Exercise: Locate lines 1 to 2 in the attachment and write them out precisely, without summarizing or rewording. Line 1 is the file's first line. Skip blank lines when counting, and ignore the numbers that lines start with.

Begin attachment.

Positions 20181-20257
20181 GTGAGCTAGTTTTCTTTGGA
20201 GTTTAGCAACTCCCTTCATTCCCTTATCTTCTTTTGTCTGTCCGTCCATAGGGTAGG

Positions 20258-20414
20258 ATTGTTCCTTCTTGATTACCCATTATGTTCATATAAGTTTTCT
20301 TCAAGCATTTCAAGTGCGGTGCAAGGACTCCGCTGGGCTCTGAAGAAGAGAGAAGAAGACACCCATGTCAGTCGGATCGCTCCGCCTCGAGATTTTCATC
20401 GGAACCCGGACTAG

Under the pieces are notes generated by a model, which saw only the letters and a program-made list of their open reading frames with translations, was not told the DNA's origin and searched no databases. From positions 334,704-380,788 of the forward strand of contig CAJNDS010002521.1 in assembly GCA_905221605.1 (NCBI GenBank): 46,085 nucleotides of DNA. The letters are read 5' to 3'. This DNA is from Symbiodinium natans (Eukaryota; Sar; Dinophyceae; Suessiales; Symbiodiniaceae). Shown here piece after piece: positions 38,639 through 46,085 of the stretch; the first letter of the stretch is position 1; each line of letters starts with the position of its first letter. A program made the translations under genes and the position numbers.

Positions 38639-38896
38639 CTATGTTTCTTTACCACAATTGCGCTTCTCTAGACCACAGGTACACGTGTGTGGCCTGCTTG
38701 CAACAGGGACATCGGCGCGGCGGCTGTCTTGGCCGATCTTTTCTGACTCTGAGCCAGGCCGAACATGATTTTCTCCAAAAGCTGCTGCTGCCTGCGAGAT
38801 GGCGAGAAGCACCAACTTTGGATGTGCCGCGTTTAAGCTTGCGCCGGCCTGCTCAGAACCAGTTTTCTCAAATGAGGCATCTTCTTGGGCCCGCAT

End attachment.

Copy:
Positions 20181-20257
20181 GTGAGCTAGTTTTCTTTGGA